The construction of a beltway allowing traffic decongestion in the city of La Paz, Bolivia, was completed in 2010. The new elevated road crosses three parallel valleys with signature bridges, providing a direct connection between the two opposite parts of the city. These three consecutive bridges have similar features and as a result are called “Trillizos” (Triplets) in Spanish.
The Triplets have three spans each and total lengths of 233.5 m, 191.5 m and 218.8 m (from west to east). The first bridge has the longest span at 131.5 m. They consist of an extradosed prestressed concrete deck. Extradosed bridges are a cable supported bridge type in which the cables can endure higher stress levels at the expense of the deck carrying most of the live load, which results in a more favorable and economical design when spans are not too long. The deck is 14.8 m wide and accommodates four road lanes and sidewalks. It is made of a box girder of 2.8 m in depth which grows to 3.5 m over the pylons, where it is monolithically connected. The stays, 6 to 7 for every tower, consist of single cables that run through the pylon to be anchored on the deck.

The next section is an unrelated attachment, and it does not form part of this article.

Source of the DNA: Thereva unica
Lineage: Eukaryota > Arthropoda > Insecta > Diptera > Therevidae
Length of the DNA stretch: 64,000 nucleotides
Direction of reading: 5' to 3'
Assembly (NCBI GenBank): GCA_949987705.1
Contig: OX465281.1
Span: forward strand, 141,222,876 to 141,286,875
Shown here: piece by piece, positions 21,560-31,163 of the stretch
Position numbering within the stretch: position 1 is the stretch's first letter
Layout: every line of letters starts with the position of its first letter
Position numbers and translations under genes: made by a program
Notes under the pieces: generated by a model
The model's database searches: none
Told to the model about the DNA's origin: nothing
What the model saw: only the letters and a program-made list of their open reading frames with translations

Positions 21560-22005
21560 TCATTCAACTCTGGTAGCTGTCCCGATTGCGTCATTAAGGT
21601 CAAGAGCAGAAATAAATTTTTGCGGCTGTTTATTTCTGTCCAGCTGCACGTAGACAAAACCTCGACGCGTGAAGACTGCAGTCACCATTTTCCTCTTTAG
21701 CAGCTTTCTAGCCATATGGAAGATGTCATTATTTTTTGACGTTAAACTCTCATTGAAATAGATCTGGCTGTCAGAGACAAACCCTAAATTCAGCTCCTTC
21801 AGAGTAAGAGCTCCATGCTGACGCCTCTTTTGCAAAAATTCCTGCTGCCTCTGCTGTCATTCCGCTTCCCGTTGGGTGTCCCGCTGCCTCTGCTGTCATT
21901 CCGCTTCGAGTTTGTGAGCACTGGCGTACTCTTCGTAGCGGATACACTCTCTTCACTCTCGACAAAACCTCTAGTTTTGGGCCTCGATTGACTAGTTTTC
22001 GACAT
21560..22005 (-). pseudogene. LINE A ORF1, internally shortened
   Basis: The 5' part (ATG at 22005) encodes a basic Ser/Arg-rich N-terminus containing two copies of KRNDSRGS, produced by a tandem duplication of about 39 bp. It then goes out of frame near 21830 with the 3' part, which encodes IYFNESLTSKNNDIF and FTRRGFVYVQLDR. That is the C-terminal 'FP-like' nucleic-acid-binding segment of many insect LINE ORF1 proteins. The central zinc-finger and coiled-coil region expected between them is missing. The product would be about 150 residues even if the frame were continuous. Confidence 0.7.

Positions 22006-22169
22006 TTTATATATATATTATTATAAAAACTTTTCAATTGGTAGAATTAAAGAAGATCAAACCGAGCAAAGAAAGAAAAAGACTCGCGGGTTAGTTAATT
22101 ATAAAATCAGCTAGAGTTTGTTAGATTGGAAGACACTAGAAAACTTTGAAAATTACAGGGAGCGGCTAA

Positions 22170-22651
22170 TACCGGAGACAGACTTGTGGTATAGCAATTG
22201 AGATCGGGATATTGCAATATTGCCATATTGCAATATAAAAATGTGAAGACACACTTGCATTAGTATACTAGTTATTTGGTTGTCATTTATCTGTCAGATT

The rugged topography of the site means the decks reach heights between 40 m and 60 m above the bottom of the valley, which made a regular cable-stayed bridge option, with pylons higher than 25 m above the deck, inappropriate for the site. Therefore, the extradosed bridge typology was proposed, which reduces the height of the pylons. The design includes a single plane of stays for a more transparent view. At the same time, it implies the introduction of a new and modern typology in Latin America. This project was awarded the Eugene C. Figg Medal at the IBC 2012, Pittsburgh, PA.
Design was carried out meeting the AASHTO LRFD requirements. A global analysis model in advanced software RMBridge v8i was used for the structural analysis of the bridges. This model included sub- and superstructure elements as well as the uplift resisting system of the abutments. The structures were built using balanced cantilever segmental construction with sliding formwork.
Sobrino, J.A.; Bridges “The Triplets” in La Paz, Bolivia. (in Spanish, Puentes Trillizos en La Paz, Bolivia), Cauce 2000: Revista de la ingeniería civil, (ISSN-0212-761X), pp 56-63, September 2010.
Sobrino J.A.; Trillizos Bridges (The Triplets) in La Paz, Bolivia. Proceedings of the Large Structures and Infrastructures for Environmentally Constrained and Urbanized Areas IABSE Symposium. Venice, September, 2010.